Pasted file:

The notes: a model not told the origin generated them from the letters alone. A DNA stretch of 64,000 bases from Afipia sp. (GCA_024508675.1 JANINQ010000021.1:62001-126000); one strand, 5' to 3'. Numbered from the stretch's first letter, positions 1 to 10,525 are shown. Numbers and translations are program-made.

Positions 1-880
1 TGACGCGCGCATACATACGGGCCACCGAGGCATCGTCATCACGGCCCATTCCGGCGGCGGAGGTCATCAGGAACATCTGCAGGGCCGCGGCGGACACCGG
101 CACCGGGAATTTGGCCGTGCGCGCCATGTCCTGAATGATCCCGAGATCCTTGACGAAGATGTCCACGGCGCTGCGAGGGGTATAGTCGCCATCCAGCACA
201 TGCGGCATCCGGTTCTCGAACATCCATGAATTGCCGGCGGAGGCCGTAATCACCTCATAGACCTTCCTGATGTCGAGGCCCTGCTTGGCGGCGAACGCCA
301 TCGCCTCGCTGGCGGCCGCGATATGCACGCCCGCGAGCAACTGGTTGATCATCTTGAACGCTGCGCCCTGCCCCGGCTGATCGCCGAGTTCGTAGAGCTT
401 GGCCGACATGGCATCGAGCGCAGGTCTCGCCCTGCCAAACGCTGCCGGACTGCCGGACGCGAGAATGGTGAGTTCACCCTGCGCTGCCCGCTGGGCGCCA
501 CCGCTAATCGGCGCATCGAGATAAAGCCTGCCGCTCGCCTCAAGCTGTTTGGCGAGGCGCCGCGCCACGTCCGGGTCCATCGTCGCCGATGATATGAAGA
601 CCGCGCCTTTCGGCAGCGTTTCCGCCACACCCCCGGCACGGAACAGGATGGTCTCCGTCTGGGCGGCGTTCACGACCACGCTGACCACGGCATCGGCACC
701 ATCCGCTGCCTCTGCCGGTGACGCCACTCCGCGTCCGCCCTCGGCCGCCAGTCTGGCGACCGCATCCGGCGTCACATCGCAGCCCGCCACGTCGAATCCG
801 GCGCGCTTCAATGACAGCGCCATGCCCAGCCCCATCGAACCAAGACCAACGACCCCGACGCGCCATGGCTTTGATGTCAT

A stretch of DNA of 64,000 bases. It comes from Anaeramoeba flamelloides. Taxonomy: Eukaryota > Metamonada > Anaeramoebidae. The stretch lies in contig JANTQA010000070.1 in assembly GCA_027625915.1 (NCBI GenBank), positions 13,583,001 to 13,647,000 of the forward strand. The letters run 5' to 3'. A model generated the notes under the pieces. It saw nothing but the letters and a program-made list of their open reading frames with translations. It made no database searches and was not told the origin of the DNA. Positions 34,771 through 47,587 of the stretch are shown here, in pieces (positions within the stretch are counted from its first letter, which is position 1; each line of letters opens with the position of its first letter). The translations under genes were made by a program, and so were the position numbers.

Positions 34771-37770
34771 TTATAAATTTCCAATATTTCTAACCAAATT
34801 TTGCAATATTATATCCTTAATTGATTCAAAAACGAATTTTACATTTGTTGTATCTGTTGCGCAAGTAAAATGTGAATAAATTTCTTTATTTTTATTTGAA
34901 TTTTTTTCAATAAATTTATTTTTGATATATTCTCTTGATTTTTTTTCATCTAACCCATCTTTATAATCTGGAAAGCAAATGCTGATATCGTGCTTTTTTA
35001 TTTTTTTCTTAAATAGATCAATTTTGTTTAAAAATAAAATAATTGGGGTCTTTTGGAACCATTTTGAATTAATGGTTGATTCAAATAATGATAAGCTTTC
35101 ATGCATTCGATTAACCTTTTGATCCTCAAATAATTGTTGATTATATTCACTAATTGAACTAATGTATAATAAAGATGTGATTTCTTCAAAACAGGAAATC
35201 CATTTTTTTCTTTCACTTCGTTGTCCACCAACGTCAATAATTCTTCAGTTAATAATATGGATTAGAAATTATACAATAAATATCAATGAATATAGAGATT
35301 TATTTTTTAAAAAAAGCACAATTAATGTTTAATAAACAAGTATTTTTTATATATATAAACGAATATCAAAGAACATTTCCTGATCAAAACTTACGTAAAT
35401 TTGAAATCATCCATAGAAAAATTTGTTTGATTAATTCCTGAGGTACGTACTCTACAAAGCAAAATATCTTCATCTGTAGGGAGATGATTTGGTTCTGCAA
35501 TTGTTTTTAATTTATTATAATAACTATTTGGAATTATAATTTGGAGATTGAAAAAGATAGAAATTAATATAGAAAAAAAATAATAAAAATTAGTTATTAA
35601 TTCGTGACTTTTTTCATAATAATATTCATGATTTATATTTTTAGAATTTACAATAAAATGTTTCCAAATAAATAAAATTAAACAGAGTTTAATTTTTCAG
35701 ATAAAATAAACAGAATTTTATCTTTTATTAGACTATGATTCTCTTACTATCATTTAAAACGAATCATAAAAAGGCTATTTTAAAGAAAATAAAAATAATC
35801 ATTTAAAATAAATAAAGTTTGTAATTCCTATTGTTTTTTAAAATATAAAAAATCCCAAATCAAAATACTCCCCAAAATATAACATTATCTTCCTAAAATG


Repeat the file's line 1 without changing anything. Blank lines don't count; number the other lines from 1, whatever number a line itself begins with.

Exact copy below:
The notes: a model not told the origin generated them from the letters alone. A DNA stretch of 64,000 bases from Afipia sp. (GCA_024508675.1 JANINQ010000021.1:62001-126000); one strand, 5' to 3'. Numbered from the stretch's first letter, positions 1 to 10,525 are shown. Numbers and translations are program-made.